Queensland Government seeks advise on the Baden-Clay Case
Statement by Acting Attorney-General Cameron Dick
I have requested legal advice today about the prospects of success on an appeal against the decision of the Court of Appeal involving Gerard Baden-Clay.
Once that advice has been received and considered, a decision will be made as to whether an appeal should be lodged.
The Attorney-General must make a decision on any possible appeal within 28 days.
Earlier the Court handed down its decision
Convicted wife killer Gerard Baden-Clay could potentially be a free man within months, legal experts have agreed, after his murder charge was downgraded to manslaughter on appeal.
The Queensland Court of Appeal ruled on Tuesday that there was insufficient evidence to convict Baden-Clay on the charge of murder, as a jury had done following a high-profile trial in 2014, but sufficient evidence to conclude he had accidentally killed his wife at their home in Brisbane's affluent west and convict him of manslaughter.
The Court of Appeal will re-sentence him on the new charge next year, after submissions from both his legal team and Crown prosectors.
The Queensland Attorney-General is considered highly unlikely to appeal the bombshell ruling in the nation's highest jurisdiction, the High Court of Australia.
President-elect of the Queensland Law Society, Bill Potts, said manslaughter carried a maximum sentence of life imprisonment, however, he estimated Baden-Clay's lawyers would argue a jail sentence of seven and 10 years would be appropriate for an unintended killing.
He said given the one-time real estate agent's lack of a prior criminal history, it was not out of the realms of possibility a non-parole period as low as four or five years could be set.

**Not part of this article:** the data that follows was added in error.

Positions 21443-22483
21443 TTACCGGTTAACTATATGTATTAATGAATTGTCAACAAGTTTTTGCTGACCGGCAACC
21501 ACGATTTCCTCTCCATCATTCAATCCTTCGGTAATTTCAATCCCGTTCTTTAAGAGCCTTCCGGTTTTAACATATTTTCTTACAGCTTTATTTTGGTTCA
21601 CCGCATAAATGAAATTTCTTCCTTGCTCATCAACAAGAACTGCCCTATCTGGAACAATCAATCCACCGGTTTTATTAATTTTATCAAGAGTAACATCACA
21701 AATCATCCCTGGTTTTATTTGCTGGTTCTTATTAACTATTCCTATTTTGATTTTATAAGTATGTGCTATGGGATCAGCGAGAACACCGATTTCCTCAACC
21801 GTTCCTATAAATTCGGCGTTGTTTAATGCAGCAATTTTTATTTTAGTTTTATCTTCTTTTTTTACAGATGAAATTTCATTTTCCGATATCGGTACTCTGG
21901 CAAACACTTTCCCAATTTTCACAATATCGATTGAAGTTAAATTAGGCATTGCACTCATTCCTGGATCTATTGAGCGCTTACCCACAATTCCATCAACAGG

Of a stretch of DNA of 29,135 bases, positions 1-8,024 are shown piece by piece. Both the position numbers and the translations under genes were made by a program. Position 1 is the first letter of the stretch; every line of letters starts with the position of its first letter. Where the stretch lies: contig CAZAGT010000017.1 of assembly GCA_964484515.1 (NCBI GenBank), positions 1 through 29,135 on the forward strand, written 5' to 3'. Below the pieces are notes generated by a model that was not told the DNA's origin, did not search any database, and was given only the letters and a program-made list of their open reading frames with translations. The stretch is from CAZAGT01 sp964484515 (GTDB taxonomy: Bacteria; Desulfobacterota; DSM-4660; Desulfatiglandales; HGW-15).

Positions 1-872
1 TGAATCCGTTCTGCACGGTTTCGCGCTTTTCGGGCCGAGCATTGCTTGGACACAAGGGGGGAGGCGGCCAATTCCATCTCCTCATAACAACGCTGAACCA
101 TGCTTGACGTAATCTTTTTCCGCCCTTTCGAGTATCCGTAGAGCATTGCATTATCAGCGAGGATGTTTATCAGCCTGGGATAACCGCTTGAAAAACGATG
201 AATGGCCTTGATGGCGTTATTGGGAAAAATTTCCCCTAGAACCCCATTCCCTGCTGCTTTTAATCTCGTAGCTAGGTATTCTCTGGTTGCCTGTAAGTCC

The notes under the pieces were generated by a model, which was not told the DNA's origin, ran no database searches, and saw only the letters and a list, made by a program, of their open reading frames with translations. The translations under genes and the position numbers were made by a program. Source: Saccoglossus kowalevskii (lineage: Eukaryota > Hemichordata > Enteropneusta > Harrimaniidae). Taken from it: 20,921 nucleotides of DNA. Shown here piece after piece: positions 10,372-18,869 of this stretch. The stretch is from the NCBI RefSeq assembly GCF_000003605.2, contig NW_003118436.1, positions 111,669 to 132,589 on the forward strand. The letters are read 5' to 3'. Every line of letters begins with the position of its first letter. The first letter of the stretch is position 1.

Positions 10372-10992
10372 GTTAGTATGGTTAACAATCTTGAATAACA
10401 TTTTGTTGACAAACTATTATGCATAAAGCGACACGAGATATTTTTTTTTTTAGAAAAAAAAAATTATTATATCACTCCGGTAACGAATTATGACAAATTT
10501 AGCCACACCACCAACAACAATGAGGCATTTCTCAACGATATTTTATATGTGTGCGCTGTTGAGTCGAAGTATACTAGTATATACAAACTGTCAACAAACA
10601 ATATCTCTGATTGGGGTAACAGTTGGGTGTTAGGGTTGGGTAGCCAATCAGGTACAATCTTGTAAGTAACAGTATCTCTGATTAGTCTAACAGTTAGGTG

Given Baden-Clay has been in custody since April 2012, it could mean he will be eligible for release as soon as next year.
However, both Mr Potts and University of Queensland law professor Heather Douglas agreed Baden-Clay's attempts to cover up his crime made it highly likely the sentencing judges would impose a longer sentence.
"Baden-Clay has already served three-and-a-half years, the court may consider he should serve longer, given the nature of his offending, his lack of remorse and what the Court of Appeal and jury felt was him not being truthful, and impose a significant period of time in custody," Mr Potts said.
"They may impose up to life."
Baden-Clay was sentenced to life imprisonment on the murder conviction with a non-parole period of 15 years.
Professor Douglas agreed Baden-Clay's continual denials he was involved in his wife's death would not bode well with the sentencing judges.
"Maybe one of the reasons the sentence might be longer is he has put the family and extended family through a lengthy trial, which is one of the factors the prosecution would be putting forward in terms of asking for a longer sentence," she said.
Both experts also agreed it was highly unlikely Queensland Attorney-General Yvette D'Ath would appeal the matter in the High Court of Australia.
Acting Attorney General Cameron Dick said in a statement released on Tuesday afternoon he had sought legal advice about the "prospects of success" of a counter-appeal, which the government has 28 days to lodge.
"It is actually open to the Crown to appeal this but it would be extraordinary for them to do that," Professor Douglas said.
"The High Court is the only place they could go and that is very unlikely.
"What is most likely to happen is that the matter will be heard sometime after January, he will be sentenced for manslaughter and I would imagine that would be the end of it."
While Professor Douglas expressed surprise that the Court of Appeal did not set aside the murder conviction and order a retrial to test the manslaughter theory before a jury, Mr Potts said it was not unusual.
"The Court of Appeal has the discretion to find the alternative verdict of manslaughter that was clearly open at trial and so they found there was no need for a new trial," he said.
"We must not forget there are three young children who have lost a loving mother and it is important, notwithstanding all of the legal concerns that surround this case that we do not lose sight of the fact that a particular family tragedy is still playing out through the courts."
Source: Brisbane Times & Sources